Peters was a member of the Porcellian Club and designed their building at what is now 1320 Massachusetts Avenue and currently occupied by J. August Company offering Harvard decorated sportswear and gift items. Peters designed a highly refined Georgian Revival building in buff Chicago brick with four floors of club rooms above the ground floor. The Porcellian is considered the most prestigious of Harvards undergraduate organizations, and Peters gave the club an elegant presence on Massachusetts Avenue directly opposite the Yards Porcellian Gate.
Note: We thank the Cambridge Historical Society, the Harvard Alumni Association and Max Roesler for information on Peters. The Alumni Association gives Peter's daughter Amey's birth year as 1895, yet William wrote to Charles in 1894 that she was born on January 17.
Charles Franklin Sprague
Charles Franklin Sprague was the son of Seth E. Sprague and Harriet Boardman Lawrence. He attended Boston schools and the Phillips Exeter Academy before enrolling at Harvard in 1875. He studied at Harvard Law School in 1891 and 1893 and became a member of the Suffolk Bar. After that he embarked on an illustrious political career: He was member of the Boston Common Council in 1889 and 1890; member of the State house of representatives in 1891 and 1892; served as chairman of the board of park commissioners of the city of Boston in 1893 and 1894; served in the State senate in 1895 and 1896; elected as a Republican to the Fifty-fifth and Fifty-sixth Congresses (March 4, 1897 - March 3, 1901). He declined to be a candidate for renomination in 1900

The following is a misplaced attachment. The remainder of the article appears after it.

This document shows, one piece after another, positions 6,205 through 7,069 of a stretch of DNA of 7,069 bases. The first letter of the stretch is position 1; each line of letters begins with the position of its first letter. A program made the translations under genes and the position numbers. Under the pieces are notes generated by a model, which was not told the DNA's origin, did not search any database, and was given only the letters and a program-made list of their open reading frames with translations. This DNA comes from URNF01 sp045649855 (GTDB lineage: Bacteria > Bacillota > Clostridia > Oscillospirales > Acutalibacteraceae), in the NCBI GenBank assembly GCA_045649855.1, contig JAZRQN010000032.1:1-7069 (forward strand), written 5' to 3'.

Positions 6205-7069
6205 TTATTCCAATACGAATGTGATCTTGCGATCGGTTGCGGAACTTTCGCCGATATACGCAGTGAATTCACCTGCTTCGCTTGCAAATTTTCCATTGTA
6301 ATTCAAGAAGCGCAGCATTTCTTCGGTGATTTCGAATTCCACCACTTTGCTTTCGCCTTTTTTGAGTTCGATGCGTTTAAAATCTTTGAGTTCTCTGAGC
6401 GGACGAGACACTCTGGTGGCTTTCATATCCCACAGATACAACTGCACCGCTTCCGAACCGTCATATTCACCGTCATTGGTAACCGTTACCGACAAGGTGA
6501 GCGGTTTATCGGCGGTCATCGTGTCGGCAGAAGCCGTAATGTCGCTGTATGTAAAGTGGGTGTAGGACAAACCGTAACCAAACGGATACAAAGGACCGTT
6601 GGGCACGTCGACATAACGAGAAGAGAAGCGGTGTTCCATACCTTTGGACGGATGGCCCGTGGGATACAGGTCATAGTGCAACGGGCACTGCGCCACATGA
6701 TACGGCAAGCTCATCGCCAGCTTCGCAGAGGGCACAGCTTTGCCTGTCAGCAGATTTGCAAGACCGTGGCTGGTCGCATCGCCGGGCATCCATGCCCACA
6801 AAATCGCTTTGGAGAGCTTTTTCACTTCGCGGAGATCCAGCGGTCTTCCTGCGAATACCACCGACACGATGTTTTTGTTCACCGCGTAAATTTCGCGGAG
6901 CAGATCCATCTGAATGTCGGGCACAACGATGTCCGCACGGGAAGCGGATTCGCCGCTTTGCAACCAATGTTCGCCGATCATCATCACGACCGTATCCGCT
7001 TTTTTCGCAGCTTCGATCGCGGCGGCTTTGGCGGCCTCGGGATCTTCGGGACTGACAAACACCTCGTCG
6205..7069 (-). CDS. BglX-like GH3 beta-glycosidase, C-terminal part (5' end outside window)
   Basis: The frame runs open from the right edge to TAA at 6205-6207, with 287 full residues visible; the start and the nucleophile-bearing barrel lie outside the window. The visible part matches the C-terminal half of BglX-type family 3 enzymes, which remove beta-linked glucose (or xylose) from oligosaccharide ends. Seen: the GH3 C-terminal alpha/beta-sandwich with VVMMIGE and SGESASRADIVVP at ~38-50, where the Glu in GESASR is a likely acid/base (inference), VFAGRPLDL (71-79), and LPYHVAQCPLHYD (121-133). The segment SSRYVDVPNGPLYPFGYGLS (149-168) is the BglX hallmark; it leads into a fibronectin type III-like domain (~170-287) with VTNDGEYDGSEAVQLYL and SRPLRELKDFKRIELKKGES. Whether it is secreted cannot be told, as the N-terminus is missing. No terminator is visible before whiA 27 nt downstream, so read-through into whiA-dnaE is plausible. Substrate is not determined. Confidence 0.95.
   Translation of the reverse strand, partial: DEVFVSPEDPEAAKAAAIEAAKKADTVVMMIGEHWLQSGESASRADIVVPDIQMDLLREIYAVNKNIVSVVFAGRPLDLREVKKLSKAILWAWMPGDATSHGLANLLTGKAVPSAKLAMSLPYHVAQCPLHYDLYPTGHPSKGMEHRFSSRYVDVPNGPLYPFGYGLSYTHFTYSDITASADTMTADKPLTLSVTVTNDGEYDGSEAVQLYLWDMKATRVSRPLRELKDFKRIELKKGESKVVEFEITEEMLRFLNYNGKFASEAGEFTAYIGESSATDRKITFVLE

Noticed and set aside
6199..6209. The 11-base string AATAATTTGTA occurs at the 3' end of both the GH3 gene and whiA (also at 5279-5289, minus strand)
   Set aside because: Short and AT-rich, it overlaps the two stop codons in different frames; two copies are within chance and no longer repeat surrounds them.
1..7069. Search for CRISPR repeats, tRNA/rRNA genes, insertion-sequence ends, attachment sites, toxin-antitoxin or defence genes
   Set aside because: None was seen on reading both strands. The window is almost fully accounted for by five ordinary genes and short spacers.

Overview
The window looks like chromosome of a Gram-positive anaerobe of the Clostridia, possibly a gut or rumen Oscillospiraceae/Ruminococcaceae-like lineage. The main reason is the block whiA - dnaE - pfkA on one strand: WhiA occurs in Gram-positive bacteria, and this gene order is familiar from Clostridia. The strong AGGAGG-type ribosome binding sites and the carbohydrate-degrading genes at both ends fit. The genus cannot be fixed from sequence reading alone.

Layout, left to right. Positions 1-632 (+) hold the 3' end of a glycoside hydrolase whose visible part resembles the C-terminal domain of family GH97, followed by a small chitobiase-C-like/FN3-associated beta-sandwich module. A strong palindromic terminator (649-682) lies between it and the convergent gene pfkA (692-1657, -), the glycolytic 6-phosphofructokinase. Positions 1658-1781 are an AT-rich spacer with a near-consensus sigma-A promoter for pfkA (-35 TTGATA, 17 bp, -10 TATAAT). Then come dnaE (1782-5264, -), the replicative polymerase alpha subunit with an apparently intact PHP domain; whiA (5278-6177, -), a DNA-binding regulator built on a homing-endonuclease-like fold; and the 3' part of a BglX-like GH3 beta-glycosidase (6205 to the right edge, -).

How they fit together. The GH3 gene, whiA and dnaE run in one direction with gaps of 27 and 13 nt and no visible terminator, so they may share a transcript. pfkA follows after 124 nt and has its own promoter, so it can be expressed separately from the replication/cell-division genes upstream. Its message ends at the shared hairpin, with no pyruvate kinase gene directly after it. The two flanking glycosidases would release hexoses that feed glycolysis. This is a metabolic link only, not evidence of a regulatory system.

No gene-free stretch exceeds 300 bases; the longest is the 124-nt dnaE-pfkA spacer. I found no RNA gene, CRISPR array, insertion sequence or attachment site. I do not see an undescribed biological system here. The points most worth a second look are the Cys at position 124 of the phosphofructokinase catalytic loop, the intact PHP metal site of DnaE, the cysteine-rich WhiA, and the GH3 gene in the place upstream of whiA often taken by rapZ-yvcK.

Sprague married Mary Bryant Pratt in 1891. Mary was the granddaughter of William Weld and inherited a fortune variously reported between $3,000,000 and $20,000,000. Their daughter Marion was born in 1893 and daughter Eleanor was born in 1898.
When Sprague was elected to Congress in 1896 he was rated as the richest man in the National House of Representatives with a fortune estimated at $7,000,000. He was the owner of the Faulkner Estate in Brookline. When he moved from Boston to Washington, a special train of nine cars carried his household goods.
Sprague suffered from brain disease and after his death at the young age of forty-four, the Harvard Alumni Association paid this tribute: